They can buy owners out. They can force them to sell on reasonable terms. The Ministry of Health sent out a circular last year urging that local councils should do this. That had little effect. The councils consist mostly of the men who own rural slum property or of sympathisers with them. They do not want the “tied cottage” system to go.

What is a tied cottage? It is a cottage rented to a farm worker, who can be turned out if he gives up or is sacked from his job on the farm. This puts farm workers into the power of their employers. They know in many districts that, if they were to be evicted from their cottages, they could not find anywhere to live.

Farmers say that cottages for the men they employ are essential parts of their farms. “As much so as stables and cowsheds” it was argued before a Parliamentary Committee. Farm cottages in the past have not been rented at their economic value. The tenants paid as a rule eighteen pence a week. It has not, therefore, been worth anyone’s while to build as a speculation, and few farmers can afford to build anything new, whether for cows, horses or human beings. The supply of houses for farm workers has become smaller every year for a long time past.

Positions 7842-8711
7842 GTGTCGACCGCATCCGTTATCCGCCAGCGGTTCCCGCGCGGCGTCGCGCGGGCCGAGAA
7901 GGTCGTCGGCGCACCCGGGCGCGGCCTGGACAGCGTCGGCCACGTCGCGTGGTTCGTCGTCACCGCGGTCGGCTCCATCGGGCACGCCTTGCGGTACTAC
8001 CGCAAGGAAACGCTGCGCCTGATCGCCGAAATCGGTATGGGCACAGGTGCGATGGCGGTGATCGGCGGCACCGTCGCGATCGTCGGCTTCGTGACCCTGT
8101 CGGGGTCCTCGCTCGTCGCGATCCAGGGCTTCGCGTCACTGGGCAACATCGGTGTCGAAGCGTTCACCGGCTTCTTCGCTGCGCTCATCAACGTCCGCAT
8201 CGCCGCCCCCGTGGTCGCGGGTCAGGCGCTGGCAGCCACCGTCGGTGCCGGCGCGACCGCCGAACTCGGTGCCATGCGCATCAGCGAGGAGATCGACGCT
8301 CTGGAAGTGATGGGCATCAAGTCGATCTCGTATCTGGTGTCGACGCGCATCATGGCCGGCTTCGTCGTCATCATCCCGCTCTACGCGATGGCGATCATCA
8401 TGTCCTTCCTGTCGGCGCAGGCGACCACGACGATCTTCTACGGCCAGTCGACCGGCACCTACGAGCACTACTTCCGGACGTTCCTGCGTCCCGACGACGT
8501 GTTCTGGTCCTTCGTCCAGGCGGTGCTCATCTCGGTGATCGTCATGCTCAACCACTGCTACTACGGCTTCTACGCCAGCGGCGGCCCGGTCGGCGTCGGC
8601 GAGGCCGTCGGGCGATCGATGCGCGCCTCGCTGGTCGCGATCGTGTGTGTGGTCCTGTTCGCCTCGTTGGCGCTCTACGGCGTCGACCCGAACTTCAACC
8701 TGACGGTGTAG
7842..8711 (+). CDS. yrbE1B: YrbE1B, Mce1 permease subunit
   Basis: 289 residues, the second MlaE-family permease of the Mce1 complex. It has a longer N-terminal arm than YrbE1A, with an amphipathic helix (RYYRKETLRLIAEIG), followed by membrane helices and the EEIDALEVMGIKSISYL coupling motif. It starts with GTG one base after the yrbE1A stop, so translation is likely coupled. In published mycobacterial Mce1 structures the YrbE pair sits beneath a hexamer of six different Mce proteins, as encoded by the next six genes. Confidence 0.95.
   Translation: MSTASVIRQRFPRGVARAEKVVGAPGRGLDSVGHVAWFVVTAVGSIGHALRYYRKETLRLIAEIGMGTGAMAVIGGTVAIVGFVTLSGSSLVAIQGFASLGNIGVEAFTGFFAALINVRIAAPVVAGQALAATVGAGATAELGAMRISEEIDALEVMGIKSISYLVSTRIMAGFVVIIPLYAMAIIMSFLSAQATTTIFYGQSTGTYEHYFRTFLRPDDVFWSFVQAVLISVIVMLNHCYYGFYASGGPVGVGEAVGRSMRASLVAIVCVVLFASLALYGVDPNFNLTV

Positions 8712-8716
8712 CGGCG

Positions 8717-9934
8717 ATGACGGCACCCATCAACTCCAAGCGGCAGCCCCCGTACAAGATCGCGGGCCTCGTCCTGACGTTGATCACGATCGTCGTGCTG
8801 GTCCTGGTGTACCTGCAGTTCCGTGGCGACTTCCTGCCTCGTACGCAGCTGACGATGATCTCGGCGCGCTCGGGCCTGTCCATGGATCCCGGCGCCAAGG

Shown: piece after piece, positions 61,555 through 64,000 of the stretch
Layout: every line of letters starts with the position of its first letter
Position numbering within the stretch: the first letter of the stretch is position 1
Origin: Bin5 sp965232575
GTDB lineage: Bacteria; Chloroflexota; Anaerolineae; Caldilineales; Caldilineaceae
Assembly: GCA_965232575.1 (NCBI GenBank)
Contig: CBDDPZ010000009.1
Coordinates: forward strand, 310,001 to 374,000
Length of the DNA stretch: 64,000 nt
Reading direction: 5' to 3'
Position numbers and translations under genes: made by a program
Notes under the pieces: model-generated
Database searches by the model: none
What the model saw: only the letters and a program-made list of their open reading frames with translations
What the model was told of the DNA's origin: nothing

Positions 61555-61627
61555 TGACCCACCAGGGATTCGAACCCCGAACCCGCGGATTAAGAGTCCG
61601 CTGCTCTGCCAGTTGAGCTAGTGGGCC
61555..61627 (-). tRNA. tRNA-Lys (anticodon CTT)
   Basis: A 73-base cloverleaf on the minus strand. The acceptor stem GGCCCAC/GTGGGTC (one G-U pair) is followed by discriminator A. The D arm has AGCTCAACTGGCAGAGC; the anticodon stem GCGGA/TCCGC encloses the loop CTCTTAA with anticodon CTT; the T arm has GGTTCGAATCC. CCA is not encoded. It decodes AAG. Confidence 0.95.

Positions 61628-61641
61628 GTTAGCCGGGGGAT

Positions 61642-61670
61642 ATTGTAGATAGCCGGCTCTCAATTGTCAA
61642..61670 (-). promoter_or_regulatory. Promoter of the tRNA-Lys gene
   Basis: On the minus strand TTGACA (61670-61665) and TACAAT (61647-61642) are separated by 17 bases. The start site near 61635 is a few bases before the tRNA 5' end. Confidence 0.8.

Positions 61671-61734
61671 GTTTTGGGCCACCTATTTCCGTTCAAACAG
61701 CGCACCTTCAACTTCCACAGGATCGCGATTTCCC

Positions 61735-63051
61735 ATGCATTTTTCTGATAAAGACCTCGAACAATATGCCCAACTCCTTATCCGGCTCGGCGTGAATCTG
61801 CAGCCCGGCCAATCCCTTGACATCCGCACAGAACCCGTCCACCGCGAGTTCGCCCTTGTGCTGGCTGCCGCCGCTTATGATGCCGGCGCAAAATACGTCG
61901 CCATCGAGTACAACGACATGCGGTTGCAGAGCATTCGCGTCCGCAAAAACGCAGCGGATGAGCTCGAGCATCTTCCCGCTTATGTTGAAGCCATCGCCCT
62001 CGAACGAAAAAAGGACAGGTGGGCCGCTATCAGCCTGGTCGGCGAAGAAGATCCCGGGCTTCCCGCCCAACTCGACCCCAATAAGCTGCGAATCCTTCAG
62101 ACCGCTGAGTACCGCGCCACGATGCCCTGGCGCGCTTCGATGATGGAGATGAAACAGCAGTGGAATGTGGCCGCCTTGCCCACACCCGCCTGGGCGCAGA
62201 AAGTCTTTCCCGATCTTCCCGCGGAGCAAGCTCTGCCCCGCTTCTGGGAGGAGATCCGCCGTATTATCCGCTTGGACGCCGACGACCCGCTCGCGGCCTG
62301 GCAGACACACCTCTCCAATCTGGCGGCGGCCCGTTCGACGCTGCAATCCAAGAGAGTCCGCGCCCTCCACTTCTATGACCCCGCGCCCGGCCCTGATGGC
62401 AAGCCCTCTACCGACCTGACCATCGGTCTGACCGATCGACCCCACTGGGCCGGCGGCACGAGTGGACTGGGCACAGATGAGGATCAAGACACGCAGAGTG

They fall into ruin, and nothing is done to save them. Someone I know had several left to her by a relative. They were too far gone to do anything with. They had to be let to the tender mercies of wind, sun and rain. Numbers of good cottages have been taken by week-enders from the cities. If we do get agriculture restarted in Britain, where are the new land workers to find homes?

Even if there were enough to go round (which there certainly could not be) these new workers would not go into the sort of cottage that the old workers have had to put up with. Here is a letter from one saying that he would like “a clean room and a place to wash in “—not an extravagant demand.